Learn Composing | Tales of the Unexpected

IN COMMERCIAL COMPOSING, IF YOU WANT TO STAND OUT IN A SEA OF TALENT, YOU HAVE TO DARE TO BE DIFFERENT
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Jared Gutstadt, seated, with the Jingle Punks team.

We here at Electronic Musician are looking out for you, because let''s face it—it''s a jungle out there. When you''re not hustling for scraps from record labels, club owners, or even your own fans, you can fall into the negative feedback loop of asking yourself, “Am I really doing this because I love music?”

Over the past few months, we''ve tried to provide some alternatives by shedding light on the arcane secrets of composing, producing, and placing music for film, TV, video games, and commercials. What does it take to break into that world? The approaches are pretty much endless, but among all the artists, producers, and licensing execs we''ve interviewed, the consensus for success has focused on one elusive but essential ingredient: Find what comes naturally to you, whether it''s a particular genre, sound, style or stunt, and give it your own unique twist.

“I learned early on that it wasn''t always the best bands that get signed, but the more interesting ones that do,” says Jared Gutstadt, CEO of Jingle Punks, a New York-based licensing house that specializes in hip, underground, and indie music for a wide range of clients, including top TV networks like NBC and Bravo. “That''s why Facebook and Twitter are so useful as a means for artists to market themselves. You want to make your story magnetic to people—not in a desperate ‘Look at me!'' kind of way, but more like, ‘I''ve got a cool perspective on this, and you should follow me.''”

Gutstadt certainly knows the terrain; Jingle Punks itself is unique in that it does more than just music placement. Like Rumblefish or Pump Audio, the company represents a library that has ingested music from thousands of artists (see jinglepunks.com/submit_music), including MGMT''s Will Berman, who composed original cues for the new Cinemax series Skin to the Max. But Gutstadt also employs a full-time staff of composers, and each Jingle Punks office (a Los Angeles branch launched in 2010) is outfitted with high-end recording and post-production studios. In fact, Gutstadt won his own ASCAP Award last year for his rocked-out theme to the History Channel''s hit reality show Pawn Stars, and has just released an album of classical revamps of Nirvana (The Nirvana Sessions, Razor & Tie) with his Jingle Punks Hipster Orchestra.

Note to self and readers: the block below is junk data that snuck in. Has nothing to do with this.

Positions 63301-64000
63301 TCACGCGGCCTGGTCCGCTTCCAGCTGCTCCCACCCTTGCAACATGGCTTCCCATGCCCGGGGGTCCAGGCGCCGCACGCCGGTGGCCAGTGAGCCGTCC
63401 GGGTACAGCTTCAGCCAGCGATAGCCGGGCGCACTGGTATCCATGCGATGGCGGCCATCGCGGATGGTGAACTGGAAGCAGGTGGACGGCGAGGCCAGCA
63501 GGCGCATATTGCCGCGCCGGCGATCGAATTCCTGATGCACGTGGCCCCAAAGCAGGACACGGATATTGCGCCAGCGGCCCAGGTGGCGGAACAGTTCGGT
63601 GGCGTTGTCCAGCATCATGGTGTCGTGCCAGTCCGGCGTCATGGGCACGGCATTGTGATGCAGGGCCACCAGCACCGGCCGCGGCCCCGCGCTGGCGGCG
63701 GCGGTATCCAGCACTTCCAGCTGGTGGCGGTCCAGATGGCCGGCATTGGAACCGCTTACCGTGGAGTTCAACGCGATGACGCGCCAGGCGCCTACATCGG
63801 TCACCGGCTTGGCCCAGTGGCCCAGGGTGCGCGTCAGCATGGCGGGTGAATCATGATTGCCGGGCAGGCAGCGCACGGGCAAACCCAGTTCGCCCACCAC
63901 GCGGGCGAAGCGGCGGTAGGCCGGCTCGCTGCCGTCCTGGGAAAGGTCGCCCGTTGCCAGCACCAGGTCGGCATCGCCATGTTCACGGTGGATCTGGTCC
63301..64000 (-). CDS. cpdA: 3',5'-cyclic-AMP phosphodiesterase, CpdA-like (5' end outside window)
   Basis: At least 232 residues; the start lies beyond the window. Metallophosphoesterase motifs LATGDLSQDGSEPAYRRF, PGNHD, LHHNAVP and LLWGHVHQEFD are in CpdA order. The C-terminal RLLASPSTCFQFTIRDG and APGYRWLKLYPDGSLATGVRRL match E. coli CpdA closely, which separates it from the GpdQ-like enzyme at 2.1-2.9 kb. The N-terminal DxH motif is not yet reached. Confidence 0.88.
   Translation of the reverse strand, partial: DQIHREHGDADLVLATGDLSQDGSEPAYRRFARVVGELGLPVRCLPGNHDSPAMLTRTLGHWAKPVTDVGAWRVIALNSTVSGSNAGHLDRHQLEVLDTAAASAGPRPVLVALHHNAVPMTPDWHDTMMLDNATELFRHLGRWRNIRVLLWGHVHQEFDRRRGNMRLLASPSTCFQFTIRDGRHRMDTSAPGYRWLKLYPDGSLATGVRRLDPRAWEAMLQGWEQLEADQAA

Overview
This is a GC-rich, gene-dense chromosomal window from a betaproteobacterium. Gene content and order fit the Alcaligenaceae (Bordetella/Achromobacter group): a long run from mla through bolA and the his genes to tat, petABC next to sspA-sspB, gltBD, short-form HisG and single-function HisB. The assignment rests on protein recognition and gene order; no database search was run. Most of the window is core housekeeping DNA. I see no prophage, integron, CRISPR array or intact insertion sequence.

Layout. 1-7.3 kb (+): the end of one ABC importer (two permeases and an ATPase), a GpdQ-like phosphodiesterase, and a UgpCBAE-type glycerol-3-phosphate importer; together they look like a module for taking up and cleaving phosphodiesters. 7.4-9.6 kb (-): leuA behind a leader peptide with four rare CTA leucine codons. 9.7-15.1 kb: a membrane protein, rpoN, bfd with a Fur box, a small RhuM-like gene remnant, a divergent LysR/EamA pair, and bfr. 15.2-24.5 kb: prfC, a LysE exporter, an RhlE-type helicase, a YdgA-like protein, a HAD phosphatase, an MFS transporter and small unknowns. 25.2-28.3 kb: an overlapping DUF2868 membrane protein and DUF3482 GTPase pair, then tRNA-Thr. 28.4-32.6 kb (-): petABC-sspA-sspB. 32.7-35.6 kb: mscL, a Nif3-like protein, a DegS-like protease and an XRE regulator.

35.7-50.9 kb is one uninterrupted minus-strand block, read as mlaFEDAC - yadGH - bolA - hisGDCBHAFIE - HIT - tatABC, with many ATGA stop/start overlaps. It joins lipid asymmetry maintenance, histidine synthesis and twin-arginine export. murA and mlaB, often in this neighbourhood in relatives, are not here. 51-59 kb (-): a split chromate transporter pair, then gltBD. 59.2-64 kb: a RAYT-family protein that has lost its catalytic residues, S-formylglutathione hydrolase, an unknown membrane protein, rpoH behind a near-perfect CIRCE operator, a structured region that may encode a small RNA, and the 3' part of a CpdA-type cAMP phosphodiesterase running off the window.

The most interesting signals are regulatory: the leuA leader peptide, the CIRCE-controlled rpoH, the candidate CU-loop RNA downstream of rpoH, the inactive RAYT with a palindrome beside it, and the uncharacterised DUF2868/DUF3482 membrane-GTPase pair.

As the old music industry rolls over and dies, artists are beginning to package and present their music in new ways—another key to being heard above the din. “When we first started, most of what we got was from people who had a CD out,” Gutstadt says. “But I think artists have gotten hip to the fact that sometimes all we need is an awesome 40-second instrumental jam to put in [the History Channel''s] American Pickers or something like that. If you want to get your stuff heard in TV shows, you have to optimize it accordingly. You might write the best song in the world about breaking up with your girlfriend, but that may not be relevant for a reality show that needs a more general lyric about love, loss, and forgiveness. It''s bizarre, but if you just watch TV and make music based on that, it actually works.”

Jingle Punks has a team of “sonic deducers” who screen each submission, giving it a value that assesses whether a certain drum loop or keyboard hook brings to mind an iPod commercial or a show like NBC''s The Voice. If a song gets placed, the company splits all licensing fees and performance royalties down the middle, fifty-fifty, with the artist. And in some cases, if the material a composer submits online is especially strong, they might just get an offer to join the company.

“We''re trying to pinpoint trends and usher those into our library and make them available to our clients,” Gutstadt explains, “but we also see ourselves in a high-growth industry right now. A lot of that is because labels are saying no, and publishing companies are saying no, and making it really difficult for people to work with them. It''s a very entitled business. They like to say no to everything, but we like to say yes, and I think the artists we work with are all on the same page.”